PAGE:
Physician panel prescribes the fees paid by Medicare
Three times a year, 29 doctors gather around a table in a hotel meeting room. Their job is an unusual one: divvying up billions of Medicare dollars.
The group, convened by the American Medical Association, has no official government standing. Members are mostly selected by medical-specialty trade groups. Anyone who attends its meetings must sign a confidentiality agreement.
Yet the influence of the secretive panel, known as the Relative Value Scale Update Committee, is enormous. The Centers for Medicare and Medicaid Services, which oversee Medicare, typically follow at least 90% of its recommendations in figuring out how much to pay doctors for their work. Medicare spends over $60 billion a year on doctors and other practitioners. Many private insurers and Medicaid programs also use the federal system in creating their own fee schedules.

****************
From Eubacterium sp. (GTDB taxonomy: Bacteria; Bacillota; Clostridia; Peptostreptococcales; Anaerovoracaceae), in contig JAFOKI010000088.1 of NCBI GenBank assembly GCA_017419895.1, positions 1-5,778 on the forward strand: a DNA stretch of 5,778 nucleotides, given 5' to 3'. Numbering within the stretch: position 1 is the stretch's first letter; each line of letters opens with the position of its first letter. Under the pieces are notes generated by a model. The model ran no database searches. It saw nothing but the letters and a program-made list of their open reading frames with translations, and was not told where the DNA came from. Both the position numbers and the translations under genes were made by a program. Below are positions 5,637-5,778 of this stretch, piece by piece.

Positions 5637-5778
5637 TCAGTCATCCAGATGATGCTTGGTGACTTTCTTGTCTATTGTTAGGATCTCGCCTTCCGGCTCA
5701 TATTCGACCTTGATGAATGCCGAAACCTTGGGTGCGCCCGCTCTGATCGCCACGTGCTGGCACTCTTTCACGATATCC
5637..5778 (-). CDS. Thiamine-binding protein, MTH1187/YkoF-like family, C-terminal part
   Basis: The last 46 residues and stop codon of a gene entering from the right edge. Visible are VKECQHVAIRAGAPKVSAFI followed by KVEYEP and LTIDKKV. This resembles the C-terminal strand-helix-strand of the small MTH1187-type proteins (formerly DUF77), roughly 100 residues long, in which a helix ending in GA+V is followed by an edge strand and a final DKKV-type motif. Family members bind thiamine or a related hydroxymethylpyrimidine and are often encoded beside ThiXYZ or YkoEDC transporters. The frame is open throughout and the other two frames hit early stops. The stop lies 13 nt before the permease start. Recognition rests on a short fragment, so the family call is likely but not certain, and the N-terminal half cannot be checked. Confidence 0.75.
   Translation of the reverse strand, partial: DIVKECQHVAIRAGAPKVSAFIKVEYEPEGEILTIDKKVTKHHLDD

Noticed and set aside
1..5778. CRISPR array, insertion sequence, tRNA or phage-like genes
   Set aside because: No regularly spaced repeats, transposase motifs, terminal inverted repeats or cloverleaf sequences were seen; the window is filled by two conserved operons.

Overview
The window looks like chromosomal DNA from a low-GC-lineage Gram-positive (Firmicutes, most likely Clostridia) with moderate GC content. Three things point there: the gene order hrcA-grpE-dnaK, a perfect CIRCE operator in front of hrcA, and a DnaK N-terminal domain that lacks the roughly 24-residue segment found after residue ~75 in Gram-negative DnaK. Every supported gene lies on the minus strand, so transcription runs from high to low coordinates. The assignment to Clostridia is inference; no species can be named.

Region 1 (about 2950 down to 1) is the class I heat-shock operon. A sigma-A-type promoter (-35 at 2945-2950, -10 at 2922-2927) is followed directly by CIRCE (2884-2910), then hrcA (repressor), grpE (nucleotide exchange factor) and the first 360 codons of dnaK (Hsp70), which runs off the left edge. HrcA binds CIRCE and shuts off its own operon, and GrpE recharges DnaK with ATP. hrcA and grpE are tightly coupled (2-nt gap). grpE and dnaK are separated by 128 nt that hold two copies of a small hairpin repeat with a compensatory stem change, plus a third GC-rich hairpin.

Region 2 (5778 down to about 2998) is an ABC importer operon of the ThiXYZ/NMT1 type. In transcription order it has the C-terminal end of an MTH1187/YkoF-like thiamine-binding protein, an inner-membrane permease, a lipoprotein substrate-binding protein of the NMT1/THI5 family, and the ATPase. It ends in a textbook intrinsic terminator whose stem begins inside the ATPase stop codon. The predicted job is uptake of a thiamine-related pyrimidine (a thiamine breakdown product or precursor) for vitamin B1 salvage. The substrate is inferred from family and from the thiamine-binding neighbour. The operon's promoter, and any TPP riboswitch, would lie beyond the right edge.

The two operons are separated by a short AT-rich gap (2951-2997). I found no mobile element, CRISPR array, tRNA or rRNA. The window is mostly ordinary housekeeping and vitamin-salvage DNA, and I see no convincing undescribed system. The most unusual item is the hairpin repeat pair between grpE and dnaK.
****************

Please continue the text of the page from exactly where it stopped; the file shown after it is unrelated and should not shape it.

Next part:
- Patient Harm Data to Remain on Medicare's Hospital Compare Site
- Quiet ORs Better for Patient Safety
- Leapfrog Hospital Safety Scores 'Depressing'
- Tavenner Confirmed as CMS Administrator
- Building a Better Healthcare Board
- CMS Seeks to 'Rapidly Reduce' Medicare Spending with $1B in Grants
- Rural Healthcare Can Entice the Best and Brightest
- Hard-Nosed About Physician Teamwork
- How Medical Debt Forgiveness Benefits Hospitals
- Healthcare Leaders Sound Off on Organized Labor